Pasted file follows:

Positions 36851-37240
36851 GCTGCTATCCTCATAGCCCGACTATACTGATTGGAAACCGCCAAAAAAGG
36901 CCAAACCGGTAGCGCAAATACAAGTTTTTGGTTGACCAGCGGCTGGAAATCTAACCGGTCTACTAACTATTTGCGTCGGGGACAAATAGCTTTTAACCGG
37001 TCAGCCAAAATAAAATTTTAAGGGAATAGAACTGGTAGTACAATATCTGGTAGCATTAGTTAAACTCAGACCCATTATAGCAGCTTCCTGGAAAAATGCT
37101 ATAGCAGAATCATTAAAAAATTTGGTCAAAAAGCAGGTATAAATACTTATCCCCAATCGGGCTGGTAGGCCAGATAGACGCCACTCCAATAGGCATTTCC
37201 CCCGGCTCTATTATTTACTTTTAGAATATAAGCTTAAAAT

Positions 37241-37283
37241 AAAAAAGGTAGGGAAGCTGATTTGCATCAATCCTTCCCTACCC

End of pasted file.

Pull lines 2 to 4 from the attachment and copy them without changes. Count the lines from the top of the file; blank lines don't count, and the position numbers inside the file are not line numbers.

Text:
36851 GCTGCTATCCTCATAGCCCGACTATACTGATTGGAAACCGCCAAAAAAGG
36901 CCAAACCGGTAGCGCAAATACAAGTTTTTGGTTGACCAGCGGCTGGAAATCTAACCGGTCTACTAACTATTTGCGTCGGGGACAAATAGCTTTTAACCGG
37001 TCAGCCAAAATAAAATTTTAAGGGAATAGAACTGGTAGTACAATATCTGGTAGCATTAGTTAAACTCAGACCCATTATAGCAGCTTCCTGGAAAAATGCT